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United States v. Miller

United States District Court, Sixth Circuit

October 24, 2013



HANLY A. INGRAM, Magistrate Judge.

The Court, on referral (D.E. 172), considers reported violations of supervised release conditions by Defendant Samuel Keith Miller. District Judge Van Tatenhove entered a judgment against Defendant on September 9, 2011, for aiding and abetting his co-defendants (and vice versa) to willfully and knowingly steal and purloin various property belonging to the United States Department of Agriculture Forest Service, the total value of which exceeded $1, 000.00. D.E. 100. The Judgment included 12 months of imprisonment and a three-year term of supervised release to follow. Id. at 2-4. Defendant's term of supervised release began on January 19, 2012.

On September 18, 2013, the United States Probation Office ("USPO") issued a Supervised Release Violation report ("the Report") charging Defendant with three violations, and secured a warrant from District Judge Van Tatenhove on September 23, 2013. The Report alleges that Defendant did not comply with the condition of his release that states, "The defendant shall not commit another federal, state, or local crime." It also alleges that Defendant violated Standard Condition # 11: "The defendant shall notify the probation officer within seventy-two hours of being arrested or questioned by a law enforcement officer." Finally, the Report alleges that Defendant violated Standard Condition # 2: "The defendant shall report to the probation officer and shall submit a truthful and complete written report within the first five days of each month."

Specifically, the Report states that, on July 17, 2013, Defendant was charged in Whitley County District Court with Operating a Motor Vehicle Under the Influence of Alcohol/Drugs, Aggravated Offense, in violation of KRS § 189A.010(5)(A) after he was involved in a motorcycle accident. Corbin Police officers who arrived at the scene smelled alcohol on Defendant, and Defendant admitted to drinking prior to the accident. The Report also states that when USP Officer Greiwe made contact with Defendant at his home on July 22, 2013, Defendant informed Officer Greiwe of the accident, but failed to disclose the above-mentioned criminal charge. In addition, the Report states that Defendant failed to provide monthly supervision reports for May, June, July, and August of 2013. Finally, the Report states that Defendant's brother-in-law, who resides at the address listed for Defendant, was given a card by Officer Greiwe on September 6, 2013 to give to Defendant instructing Defendant to contact Officer Greiwe immediately. This was followed by two voicemails left for Defendant by Officer Greiwe instructing Defendant to contact him immediately. On September 12, 2013, Officer Greiwe contacted Defendant's brother-in-law and was informed that Defendant's whereabouts were unknown. As of September 17, 2013, the date immediately prior to the issuance of the Report, Defendant had not contacted the USPO.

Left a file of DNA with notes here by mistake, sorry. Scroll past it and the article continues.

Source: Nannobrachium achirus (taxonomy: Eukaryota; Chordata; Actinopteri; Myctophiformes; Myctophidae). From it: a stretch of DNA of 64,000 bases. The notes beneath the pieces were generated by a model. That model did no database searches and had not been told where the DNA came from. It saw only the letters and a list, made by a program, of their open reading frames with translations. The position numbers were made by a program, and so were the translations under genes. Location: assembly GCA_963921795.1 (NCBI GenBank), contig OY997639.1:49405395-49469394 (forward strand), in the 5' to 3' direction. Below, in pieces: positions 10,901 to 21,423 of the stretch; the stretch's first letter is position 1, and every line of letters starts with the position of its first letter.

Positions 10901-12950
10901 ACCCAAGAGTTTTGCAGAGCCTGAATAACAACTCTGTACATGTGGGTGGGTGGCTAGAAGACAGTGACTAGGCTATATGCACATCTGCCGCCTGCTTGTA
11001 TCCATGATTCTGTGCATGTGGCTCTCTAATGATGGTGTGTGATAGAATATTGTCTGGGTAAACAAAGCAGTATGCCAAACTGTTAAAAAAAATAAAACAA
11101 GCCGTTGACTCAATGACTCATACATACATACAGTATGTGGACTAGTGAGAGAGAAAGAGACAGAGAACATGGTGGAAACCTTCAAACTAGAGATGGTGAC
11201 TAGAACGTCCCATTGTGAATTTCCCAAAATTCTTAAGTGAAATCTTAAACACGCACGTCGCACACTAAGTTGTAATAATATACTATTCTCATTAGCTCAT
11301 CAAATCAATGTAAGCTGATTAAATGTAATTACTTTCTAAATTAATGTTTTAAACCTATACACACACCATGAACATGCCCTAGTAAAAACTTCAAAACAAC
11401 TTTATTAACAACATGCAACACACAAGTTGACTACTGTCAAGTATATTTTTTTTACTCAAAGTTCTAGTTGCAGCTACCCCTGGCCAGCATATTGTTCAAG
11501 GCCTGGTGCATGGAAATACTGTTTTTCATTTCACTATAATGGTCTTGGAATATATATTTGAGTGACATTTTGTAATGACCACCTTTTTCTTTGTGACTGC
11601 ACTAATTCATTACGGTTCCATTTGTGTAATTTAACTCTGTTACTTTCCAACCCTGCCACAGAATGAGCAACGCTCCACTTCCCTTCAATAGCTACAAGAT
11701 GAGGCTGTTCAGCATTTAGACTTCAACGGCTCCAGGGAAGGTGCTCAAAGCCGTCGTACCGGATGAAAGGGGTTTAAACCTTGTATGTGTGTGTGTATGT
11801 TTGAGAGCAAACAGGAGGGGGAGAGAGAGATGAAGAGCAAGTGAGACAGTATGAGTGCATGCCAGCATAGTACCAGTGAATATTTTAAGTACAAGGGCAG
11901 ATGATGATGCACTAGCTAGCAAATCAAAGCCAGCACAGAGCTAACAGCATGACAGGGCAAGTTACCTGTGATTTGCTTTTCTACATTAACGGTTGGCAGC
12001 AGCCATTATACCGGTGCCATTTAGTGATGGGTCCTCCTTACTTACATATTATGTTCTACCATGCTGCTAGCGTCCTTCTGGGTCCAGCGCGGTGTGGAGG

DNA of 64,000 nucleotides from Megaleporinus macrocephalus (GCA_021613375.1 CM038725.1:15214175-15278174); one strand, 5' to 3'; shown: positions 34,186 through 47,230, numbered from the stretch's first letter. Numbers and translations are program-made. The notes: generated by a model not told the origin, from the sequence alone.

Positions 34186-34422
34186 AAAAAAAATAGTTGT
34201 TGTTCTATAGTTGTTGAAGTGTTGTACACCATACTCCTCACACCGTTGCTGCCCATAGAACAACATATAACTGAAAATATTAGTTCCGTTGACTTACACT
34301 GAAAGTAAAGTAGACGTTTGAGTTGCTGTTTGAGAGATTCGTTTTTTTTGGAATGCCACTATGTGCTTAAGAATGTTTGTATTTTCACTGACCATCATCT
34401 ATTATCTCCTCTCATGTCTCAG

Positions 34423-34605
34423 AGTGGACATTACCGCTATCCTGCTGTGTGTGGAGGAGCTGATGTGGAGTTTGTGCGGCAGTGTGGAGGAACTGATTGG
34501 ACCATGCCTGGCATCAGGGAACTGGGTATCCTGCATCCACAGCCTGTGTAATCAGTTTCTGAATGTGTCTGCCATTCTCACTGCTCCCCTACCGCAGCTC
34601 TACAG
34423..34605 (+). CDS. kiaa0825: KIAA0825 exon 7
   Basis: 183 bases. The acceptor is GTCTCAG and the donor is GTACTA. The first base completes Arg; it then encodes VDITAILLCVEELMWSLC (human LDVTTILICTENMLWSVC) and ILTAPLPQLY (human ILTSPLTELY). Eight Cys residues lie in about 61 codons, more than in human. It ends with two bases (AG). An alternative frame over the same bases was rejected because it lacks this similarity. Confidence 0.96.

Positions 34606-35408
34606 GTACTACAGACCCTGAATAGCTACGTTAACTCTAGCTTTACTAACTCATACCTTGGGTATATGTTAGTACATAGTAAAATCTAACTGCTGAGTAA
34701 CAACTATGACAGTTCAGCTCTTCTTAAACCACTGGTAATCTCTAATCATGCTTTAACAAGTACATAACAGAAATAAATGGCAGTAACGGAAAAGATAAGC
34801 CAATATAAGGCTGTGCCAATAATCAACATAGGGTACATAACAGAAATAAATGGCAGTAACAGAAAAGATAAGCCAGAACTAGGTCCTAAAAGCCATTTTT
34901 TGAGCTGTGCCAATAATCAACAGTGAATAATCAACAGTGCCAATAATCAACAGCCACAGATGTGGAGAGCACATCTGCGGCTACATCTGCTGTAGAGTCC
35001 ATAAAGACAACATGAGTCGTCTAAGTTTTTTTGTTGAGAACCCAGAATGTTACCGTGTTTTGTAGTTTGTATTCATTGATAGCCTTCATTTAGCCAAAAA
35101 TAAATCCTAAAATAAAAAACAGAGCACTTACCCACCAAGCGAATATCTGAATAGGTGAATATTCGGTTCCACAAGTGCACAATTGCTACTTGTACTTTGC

The Court conducted an initial appearance pursuant to Rule 32.1 on October 10, 2013, and set a final hearing following Defendant's knowing, voluntary, and intelligent waiver of his right to a preliminary hearing. D.E. 170. At that time, the United States made an oral motion for interim detention, to which Defendant did not object. Id. Based on the heavy burden on Defendant under 18 U.S.C § 3143(a), the Court found that detention was required. Id.

At the final hearing on October 22, 2013, Defendant was afforded all rights due under Rule 32.1 and 18 U.S.C. § 3583. D.E. 178. At the outset of the hearing, the parties stated that they had arrived at an agreed disposition: if Defendant stipulated to all three violations, the United States would recommend revocation of supervised release, incarceration for six months, and reimposition of supervised release for a term of 24 months. The parties acknowledged that the Court is not bound by the joint recommendation. For purposes of Rule 32.1 proceedings, Defendant admitted the factual basis for all of the violations, as described in the Report. Id.

The Court has evaluated the entire record, including the Supervised Release Violation Report and accompanying documents and Defendant's presentence investigation report. Additionally, the Court has considered all of the 18 U.S.C. § 3553 factors imported into the 18 U.S.C. § 3583(e) analysis. Under 18 U.S.C. § 3583(e)(3), a defendant's maximum penalty for a supervised release violation hinges on the gravity of the underlying offense of conviction. Defendant's conviction pursuant to 18 U.S.C. §§ 2 and 641, is a Class C felony. See 18 U.S.C. § 2, 18 U.S.C. § 641, 18 U.S.C. § 3559. For a Class C felony, the maximum revocation sentence provided under 18 U.S.C. § 3583 is two years of imprisonment. See 18 U.S.C. § 3583(e)(3). The Policy Statements in Chapter 7 of the Guidelines provide advisory imprisonment ranges for revocation premised on criminal history (at the time of original sentencing) and the "grade" of the particular violation proven. See United States v. Perez-Arellano, 212 F.Appx. 436, 438-39 (6th Cir. 2007) ("Although the policy statements found in Chapter Seven of the United States Sentencing Guidelines recommend ranges of imprisonment, U.S.S.G. § 7B1.4, such statements are merely advisory' and need only be considered by the district court before sentence is imposed.") (citation omitted).